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Barguast

va_list problem

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Can someone explain to be why...
void testfunc (const int a, ...)
{
	va_list Params;
	va_start (Params, a);
		cout << va_arg (Params, int);
	va_end (Params);
}

void main()
{
	testfunc (5, 6);
}
  
This correctly outputs '6', whereas this:
void testfunc (const int &a, ...)
{
	va_list Params;
	va_start (Params, a);
		cout << va_arg (Params, int);
	va_end (Params);
}

void main()
{
	testfunc (5, 6);
}
  
Outputs '1245120'... (I don't think there is any signficance to this value) This different is that in one 'a' is passed by value, and in the other it's passed by reference. Lets say I NEED to pass this by reference (because in my real program it's a std::string), how can I fix this so that it works? [edited by - Barguast on April 23, 2004 10:06:37 AM]

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I don''t know exactly why it''s behaving that way, but you''re certainly doing something you shouldn''t - if you pass something by reference, you shouldn''t pass a literal constant, you should pass a variable. For example:

void main()
{
int a = 5;

testfunc(a, 6);
}


Try that.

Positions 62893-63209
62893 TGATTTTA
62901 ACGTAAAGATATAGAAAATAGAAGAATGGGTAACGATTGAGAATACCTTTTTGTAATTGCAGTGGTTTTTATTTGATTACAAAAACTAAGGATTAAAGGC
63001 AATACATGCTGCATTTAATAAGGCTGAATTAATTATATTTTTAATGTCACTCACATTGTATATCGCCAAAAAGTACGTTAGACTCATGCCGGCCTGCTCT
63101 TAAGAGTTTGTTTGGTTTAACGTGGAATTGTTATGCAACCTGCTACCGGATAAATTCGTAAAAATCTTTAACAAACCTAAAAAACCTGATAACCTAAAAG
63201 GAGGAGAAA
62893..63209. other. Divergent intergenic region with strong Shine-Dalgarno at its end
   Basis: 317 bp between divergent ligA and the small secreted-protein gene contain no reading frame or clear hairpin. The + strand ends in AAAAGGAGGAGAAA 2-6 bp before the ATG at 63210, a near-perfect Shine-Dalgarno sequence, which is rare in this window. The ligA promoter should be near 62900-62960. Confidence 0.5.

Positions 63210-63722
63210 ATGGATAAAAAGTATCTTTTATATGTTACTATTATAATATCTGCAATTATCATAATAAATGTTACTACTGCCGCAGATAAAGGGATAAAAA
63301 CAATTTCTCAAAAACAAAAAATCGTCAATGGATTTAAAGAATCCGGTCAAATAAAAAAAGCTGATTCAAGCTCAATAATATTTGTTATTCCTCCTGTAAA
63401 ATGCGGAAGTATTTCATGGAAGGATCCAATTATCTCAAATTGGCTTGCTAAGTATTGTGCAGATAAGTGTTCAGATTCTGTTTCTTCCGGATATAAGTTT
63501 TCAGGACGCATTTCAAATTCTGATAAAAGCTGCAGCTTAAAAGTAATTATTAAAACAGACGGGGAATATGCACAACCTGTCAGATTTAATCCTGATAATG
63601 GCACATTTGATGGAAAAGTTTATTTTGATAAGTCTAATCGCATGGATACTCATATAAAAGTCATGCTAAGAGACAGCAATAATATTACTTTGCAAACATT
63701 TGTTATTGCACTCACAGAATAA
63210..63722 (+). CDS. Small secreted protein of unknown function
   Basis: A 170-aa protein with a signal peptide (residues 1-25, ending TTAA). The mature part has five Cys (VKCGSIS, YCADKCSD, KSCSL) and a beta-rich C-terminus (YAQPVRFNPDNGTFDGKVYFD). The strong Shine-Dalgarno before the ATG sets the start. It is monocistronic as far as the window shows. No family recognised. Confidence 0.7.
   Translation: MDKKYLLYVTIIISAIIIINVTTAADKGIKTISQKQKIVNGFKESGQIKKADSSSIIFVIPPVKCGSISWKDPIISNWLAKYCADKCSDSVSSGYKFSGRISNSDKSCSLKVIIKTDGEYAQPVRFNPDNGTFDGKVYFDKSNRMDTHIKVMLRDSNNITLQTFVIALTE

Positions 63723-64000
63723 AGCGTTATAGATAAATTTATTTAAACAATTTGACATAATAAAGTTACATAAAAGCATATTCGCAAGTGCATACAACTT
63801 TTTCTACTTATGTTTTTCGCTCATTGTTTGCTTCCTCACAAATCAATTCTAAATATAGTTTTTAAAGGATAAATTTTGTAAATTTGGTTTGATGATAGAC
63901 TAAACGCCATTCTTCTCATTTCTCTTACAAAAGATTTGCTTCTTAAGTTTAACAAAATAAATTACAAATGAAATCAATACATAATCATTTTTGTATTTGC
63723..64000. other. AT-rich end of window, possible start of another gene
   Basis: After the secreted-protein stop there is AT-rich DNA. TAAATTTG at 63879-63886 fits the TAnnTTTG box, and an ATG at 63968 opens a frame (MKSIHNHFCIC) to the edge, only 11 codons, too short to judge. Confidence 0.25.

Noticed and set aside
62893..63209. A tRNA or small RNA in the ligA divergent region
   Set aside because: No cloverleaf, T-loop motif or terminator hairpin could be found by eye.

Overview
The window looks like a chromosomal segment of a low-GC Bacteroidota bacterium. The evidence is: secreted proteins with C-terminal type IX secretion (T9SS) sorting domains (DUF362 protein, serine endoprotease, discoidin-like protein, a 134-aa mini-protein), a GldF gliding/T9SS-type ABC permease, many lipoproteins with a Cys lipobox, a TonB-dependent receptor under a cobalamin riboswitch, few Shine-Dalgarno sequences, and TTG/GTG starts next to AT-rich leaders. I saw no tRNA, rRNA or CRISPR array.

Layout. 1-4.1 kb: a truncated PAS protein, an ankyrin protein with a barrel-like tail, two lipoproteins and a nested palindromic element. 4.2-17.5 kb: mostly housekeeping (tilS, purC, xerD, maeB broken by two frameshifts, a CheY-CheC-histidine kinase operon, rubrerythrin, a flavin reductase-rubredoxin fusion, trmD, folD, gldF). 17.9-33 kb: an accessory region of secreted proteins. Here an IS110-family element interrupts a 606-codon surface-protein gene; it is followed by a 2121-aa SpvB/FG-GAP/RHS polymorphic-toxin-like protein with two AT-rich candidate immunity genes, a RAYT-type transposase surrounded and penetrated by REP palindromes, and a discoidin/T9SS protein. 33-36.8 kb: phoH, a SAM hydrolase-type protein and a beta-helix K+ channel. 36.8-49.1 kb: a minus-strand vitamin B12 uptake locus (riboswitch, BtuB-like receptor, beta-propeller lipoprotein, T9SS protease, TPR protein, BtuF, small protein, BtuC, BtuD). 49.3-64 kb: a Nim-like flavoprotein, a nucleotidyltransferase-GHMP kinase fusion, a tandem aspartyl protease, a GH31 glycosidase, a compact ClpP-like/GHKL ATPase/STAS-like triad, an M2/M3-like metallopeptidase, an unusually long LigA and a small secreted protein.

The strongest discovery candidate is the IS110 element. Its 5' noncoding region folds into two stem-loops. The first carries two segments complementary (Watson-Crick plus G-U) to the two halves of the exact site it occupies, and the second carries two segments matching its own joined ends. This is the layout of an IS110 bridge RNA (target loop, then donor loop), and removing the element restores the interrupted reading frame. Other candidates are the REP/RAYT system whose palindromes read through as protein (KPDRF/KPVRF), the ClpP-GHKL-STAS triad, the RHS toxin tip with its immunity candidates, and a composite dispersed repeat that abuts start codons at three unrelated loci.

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Aprosenf - You can pass literal by const reference. The compiler will generate a temporary variable to hold it.

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Guest Anonymous Poster
Well im not 100% sure how va_list is implemented, but i would image that it uses the address of the a element as the starting point of an array of parameters, and since you are passing it by referece, the address of the variable will not be the address of the start of the parameter list.

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Barguast - In the va_start macro, the a parameter is intended to let the compiler know where the argument list starts. It all has to do with the C calling convention: the arguments are all adjacent in memory. Now, when you pass by reference, the a you give to the macro is not in the right place, but instead points to the original location of the variable you passed (here, the temporary that the compiler generated to hold the literal 5). The memory location that would have held a in the argument list will instead hold the address of a (as if it were a pointer), but the compiler automatically adds a dereference when it is used.

So basically, the code you wrote is equivalent to:

void testfunc (const int* a, ...)
{
va_list Params;
va_start (Params, *a);
cout << va_arg (Params, int);
va_end (Params);
}

void main()
{
int x = 5;
testfunc (&x, 6);
}


From *a there is no way you can find the remaining parameters.

Remember that varargs are a C library utility. Not a C++ one.
Consequences:
a) Don't pass by reference when using varargs. If really necessary, take the address of the variable and pass by pointer.
b) You cannot access (non-POD) object types through the va_arg macro.

[edited by - Fruny on April 23, 2004 10:51:21 AM]

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